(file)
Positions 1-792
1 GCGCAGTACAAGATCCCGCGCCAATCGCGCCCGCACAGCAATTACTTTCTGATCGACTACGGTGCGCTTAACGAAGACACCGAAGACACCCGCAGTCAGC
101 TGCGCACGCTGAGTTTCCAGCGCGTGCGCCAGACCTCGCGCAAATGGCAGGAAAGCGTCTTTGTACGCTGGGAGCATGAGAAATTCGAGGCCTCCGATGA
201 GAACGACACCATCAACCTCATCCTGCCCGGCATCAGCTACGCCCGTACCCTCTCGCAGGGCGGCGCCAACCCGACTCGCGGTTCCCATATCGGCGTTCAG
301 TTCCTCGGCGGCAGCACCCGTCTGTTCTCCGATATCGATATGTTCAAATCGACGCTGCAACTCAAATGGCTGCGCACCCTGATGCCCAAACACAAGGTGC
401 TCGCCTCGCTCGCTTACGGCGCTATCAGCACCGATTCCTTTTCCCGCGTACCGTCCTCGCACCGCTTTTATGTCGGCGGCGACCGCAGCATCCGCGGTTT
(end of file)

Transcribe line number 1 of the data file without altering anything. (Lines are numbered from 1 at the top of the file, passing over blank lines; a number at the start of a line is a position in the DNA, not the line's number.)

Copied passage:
Positions 1-792